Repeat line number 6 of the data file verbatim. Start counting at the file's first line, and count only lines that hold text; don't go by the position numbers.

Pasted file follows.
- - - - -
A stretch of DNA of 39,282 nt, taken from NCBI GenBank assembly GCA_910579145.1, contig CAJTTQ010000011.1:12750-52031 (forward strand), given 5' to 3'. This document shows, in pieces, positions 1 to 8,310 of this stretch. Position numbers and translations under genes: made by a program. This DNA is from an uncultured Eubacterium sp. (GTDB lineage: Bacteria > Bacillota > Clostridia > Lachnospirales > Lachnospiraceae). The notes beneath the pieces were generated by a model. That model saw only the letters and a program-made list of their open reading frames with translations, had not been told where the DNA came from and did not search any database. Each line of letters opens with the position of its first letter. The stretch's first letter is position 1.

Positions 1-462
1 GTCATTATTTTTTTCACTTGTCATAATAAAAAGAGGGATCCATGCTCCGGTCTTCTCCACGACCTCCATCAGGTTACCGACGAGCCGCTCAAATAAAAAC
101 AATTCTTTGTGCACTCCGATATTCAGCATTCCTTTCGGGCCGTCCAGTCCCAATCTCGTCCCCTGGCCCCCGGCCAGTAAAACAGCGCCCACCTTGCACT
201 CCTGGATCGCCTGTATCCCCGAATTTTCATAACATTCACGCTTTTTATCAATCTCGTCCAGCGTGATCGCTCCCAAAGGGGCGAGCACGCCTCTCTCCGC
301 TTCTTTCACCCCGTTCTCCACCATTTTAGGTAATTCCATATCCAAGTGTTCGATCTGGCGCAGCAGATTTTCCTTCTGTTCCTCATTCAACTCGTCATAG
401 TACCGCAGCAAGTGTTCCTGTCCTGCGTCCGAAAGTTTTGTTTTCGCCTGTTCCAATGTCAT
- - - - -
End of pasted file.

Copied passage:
301 TTCTTTCACCCCGTTCTCCACCATTTTAGGTAATTCCATATCCAAGTGTTCGATCTGGCGCAGCAGATTTTCCTTCTGTTCCTCATTCAACTCGTCATAG